September 23, 2011 4 Comments
Edit 13.8.2014: This post applies to version VP10. Things may have been improved in further versions.
After my previous fast-scan through a few UML tools I decided to try Visual Paradigm for UML for the following reasons:
- I knew Sparx Enterprise Architect a bit already and wanted to try something new (plus the lowest edition price was a bit lower),
- outputs look really nice compared to free alternatives (just like Sparx does, and both produce way nicer diagrams than Rational),
- I tried VP before (a few years actually), it impressed me then, and it impressed me the second time again.
I went for the Modeler Edition as I needed mostly just diagrams and nothing sophisticated behind. It all started with a bit of communication with the company about their one year support policy (simply put, without support you can get fixes, but no version upgrade, if I understand it correctly) and after that I bought one license with one-year support plan.
When I started to draw class diagrams I was satisfied with overall quality (as expected) but some features were surprisingly… well… indigested. It seemed to me like no user before me ever tried to work with gradient fills before. My creed is “nothing changes if nothing is said”, so I went on their support page and told them. There is no Jira-like open bug-tracking, but support is responsive and deals with your problems mostly in a matter of days – and I had a few more issues with my naive approach to diagrams, trust me. 😉 And all of them were solved to my satisfaction. Whow, really – for a company that has such an non-transparent issue tracking (for other users) I’d hardly expect score to be so great.
I was very happy about class, state machine and activity diagrams – though in case of activity I rather don’t like the UML notation. However I was less happy about object diagrams because it was rather complicated to get some attributes with specified values in it (far harder than adding an attribute in class diagram). Here you have to dive into dialogs and the VP magic is suddenly over. Also I didn’t like one thing about sequence diagram – I wanted to model interaction between an instance of a class – but I was not able to create life-line with just the type name
(or turn off the name of the type, or something similar). (Edit 13.8.2014: You can hide classifier, which hides the class name.) In the end I rather created life-line with names I wanted (often the same as types) without actually using the existing type from the model. Maybe UML problem rather than VP’s – I don’t know – but I just didn’t want to have life-line boxes SO wide.
Apropos, so wide… all boxes have auto-size icon (bottom right corner), but when you write a long note, it wants to make it one line and extra wide. Also note text never goes under the curled corner rendering part of the box useless and always empty. And positioning of some elements is rather funny when you use grid – I had two associations between the same two classes and I wasn’t able to align cardinality number equally on both of them (to line or column, whatever the direction was). Alignment of these texts (association name, cardinality, …) somehow depends on the overall box size instead of text’s baseline. And it’s also not very easy to understand presentation settings and their defaults because some of them are checkboxes in contextual menu of the diagram (this menu is quite deep sometimes and after every change you have to open it again to switch another checkbox), but others are just actions. For instance turning off names of the association end (I display both association and attribute – and attribute is the name of the association role at the particular end) as a preferred behavior is done somewhere else (Tools/Options, but not diagram contextual menu).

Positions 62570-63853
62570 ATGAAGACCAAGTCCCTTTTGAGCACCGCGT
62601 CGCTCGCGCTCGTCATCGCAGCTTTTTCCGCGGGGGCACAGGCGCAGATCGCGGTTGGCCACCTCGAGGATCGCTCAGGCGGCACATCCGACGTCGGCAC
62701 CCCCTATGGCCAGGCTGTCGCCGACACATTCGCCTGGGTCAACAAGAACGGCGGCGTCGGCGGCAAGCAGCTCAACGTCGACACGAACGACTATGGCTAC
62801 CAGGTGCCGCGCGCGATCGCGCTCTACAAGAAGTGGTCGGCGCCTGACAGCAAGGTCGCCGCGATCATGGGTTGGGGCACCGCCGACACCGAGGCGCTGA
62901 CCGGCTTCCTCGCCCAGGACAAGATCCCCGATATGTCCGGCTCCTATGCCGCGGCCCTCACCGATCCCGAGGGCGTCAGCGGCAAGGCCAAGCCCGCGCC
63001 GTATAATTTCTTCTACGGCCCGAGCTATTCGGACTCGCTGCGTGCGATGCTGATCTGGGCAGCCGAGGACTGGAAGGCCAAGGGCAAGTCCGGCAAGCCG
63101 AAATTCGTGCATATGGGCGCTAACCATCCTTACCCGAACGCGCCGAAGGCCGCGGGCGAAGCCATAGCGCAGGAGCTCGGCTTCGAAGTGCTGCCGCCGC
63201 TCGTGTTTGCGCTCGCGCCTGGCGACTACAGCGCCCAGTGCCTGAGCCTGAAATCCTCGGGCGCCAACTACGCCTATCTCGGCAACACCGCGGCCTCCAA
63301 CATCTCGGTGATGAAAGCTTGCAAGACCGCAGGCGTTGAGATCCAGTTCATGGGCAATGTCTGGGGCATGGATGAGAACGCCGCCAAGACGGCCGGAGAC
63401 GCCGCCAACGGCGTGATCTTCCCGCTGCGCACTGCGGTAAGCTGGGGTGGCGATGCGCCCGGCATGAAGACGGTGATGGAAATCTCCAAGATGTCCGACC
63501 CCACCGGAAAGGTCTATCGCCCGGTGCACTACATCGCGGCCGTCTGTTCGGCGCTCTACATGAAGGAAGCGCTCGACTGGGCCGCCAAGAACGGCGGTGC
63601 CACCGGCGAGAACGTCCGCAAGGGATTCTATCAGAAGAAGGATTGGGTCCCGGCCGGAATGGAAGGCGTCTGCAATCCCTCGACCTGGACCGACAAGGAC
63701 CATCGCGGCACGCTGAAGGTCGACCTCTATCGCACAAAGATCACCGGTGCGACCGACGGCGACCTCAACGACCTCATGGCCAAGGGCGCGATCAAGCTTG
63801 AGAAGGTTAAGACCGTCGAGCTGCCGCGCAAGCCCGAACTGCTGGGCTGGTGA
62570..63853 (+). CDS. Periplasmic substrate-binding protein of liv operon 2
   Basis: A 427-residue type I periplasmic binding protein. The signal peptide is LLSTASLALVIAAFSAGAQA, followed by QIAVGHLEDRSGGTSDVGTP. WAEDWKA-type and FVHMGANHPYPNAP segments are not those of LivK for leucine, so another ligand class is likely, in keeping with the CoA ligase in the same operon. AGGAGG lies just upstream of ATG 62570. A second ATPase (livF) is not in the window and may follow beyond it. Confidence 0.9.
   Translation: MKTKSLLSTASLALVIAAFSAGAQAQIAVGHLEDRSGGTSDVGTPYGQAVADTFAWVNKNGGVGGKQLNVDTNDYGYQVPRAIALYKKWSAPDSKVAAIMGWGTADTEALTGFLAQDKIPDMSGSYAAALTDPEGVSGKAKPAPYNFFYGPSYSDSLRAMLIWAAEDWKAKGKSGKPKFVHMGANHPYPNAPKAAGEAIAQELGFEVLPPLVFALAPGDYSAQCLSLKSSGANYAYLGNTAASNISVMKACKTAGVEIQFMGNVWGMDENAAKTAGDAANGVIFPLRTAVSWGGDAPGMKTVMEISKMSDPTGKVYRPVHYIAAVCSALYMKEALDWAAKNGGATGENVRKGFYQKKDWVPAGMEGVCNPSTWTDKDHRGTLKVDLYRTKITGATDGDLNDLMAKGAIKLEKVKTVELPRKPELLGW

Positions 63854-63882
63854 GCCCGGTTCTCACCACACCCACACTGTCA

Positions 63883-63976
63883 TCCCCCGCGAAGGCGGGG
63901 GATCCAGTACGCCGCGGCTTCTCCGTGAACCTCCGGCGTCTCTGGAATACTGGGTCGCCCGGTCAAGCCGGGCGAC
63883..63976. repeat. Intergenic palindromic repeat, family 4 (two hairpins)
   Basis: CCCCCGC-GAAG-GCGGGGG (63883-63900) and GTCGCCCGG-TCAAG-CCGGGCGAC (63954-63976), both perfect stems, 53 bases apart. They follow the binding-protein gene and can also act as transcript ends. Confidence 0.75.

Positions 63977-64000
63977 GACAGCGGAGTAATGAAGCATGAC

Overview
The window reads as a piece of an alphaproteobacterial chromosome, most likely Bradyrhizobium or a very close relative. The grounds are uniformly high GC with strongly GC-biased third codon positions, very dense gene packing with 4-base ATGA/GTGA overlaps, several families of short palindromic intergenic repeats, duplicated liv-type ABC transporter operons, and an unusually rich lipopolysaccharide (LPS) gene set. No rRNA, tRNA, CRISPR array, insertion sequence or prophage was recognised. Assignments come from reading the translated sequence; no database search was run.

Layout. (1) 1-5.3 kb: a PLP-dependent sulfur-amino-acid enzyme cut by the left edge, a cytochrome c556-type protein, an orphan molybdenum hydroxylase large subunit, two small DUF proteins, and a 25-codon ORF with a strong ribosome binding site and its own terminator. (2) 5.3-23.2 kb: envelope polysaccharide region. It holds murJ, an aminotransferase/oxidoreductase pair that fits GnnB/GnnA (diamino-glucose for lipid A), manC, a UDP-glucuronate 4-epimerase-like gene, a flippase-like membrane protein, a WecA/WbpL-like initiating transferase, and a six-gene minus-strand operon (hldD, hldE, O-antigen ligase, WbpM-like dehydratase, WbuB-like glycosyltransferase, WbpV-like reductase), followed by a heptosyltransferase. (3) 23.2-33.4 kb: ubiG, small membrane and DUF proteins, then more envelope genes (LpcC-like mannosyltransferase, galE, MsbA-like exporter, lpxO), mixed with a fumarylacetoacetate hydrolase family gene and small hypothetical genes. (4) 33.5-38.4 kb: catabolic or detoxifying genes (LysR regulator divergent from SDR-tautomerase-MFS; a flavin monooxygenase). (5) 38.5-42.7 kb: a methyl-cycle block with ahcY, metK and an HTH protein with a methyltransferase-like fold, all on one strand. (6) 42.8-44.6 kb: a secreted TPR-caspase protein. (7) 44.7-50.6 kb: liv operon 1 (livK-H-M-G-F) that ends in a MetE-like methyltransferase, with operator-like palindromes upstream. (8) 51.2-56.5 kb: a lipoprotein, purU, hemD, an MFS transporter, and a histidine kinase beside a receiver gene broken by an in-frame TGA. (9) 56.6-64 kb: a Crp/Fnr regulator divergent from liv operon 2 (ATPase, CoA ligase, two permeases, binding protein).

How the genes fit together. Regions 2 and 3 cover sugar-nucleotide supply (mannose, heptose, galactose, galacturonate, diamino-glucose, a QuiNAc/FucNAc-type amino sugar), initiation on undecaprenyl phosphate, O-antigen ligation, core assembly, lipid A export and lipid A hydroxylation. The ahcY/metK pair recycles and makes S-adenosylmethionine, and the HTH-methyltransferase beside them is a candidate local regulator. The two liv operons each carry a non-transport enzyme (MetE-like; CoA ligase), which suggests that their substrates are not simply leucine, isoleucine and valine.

And I also don’t like all the clutter in the Model explorer – this view is bloated by too many associations for instance – and you can’t tell which one is which, because it’s not so easy to find usages and show them right on the diagram (or maybe it is, but I remember doing this in Sparx EA much easier without checking the manual).
All in all, I’m happy using this software,
but I didn’t realise one serious limitation. Modeler Edition is not limited only on features, but you can’t use it for commercial activity. Not even as a single person when you own it. And that is very serious limitation and suddenly makes the price too high. For just a few more bucks you can go for Enterprise Architect Desktop edition – I’m not aware of any such limitation there. And quality wise you probably don’t loose any bit.
Soon our company will evaluate where to go with our choice of UML tool – I hope for our sake we will leave Rational and use something that cares about actual usability – and Sparx EA is quite a hot candidate. Visual Paradigm seems to be very solid too, but there are less references around us, less actual users. I can use my license forever now (at least it’s perpetual)
but only for some other (non-commercial) activity. Happens when you don’t read licenses properly. 🙂
Edit 19.4.2013: See comments, it seems that there is no non-commercial limitation for this edition anymore.